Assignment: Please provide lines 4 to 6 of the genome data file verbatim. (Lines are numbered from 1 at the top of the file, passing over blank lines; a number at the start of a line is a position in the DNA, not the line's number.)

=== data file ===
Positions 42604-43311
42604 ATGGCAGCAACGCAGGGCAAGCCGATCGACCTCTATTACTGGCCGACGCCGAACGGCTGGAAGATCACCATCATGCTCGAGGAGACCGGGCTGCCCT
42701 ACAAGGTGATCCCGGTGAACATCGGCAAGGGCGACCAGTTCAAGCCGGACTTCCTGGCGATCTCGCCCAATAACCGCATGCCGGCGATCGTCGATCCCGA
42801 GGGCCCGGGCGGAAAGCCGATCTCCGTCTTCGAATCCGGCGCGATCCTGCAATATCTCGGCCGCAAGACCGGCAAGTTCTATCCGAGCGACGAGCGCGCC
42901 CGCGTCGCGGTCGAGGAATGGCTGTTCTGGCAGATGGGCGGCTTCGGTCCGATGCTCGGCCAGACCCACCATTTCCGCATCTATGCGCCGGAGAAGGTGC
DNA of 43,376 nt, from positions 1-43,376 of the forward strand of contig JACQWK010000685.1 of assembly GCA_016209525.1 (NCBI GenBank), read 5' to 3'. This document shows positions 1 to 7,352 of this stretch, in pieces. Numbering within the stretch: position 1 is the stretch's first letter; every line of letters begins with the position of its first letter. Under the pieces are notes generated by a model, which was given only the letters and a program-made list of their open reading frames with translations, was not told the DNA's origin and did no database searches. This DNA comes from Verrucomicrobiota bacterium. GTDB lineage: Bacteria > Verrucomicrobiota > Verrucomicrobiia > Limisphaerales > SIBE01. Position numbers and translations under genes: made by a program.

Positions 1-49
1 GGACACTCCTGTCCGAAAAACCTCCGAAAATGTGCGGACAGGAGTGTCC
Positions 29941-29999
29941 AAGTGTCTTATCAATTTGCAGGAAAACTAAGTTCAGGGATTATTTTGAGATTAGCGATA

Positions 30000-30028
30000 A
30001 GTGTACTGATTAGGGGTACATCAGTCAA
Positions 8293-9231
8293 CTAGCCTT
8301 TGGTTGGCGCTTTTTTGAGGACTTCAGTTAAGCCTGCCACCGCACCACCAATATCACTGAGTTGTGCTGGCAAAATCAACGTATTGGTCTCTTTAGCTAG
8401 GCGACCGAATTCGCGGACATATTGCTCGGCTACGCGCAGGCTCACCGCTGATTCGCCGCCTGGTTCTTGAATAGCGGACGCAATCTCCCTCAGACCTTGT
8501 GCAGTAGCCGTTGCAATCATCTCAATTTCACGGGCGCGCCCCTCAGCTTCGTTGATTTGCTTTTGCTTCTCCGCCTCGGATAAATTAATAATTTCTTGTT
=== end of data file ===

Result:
42801 GGGCCCGGGCGGAAAGCCGATCTCCGTCTTCGAATCCGGCGCGATCCTGCAATATCTCGGCCGCAAGACCGGCAAGTTCTATCCGAGCGACGAGCGCGCC
42901 CGCGTCGCGGTCGAGGAATGGCTGTTCTGGCAGATGGGCGGCTTCGGTCCGATGCTCGGCCAGACCCACCATTTCCGCATCTATGCGCCGGAGAAGGTGC
DNA of 43,376 nt, from positions 1-43,376 of the forward strand of contig JACQWK010000685.1 of assembly GCA_016209525.1 (NCBI GenBank), read 5' to 3'. This document shows positions 1 to 7,352 of this stretch, in pieces. Numbering within the stretch: position 1 is the stretch's first letter; every line of letters begins with the position of its first letter. Under the pieces are notes generated by a model, which was given only the letters and a program-made list of their open reading frames with translations, was not told the DNA's origin and did no database searches. This DNA comes from Verrucomicrobiota bacterium. GTDB lineage: Bacteria > Verrucomicrobiota > Verrucomicrobiia > Limisphaerales > SIBE01. Position numbers and translations under genes: made by a program.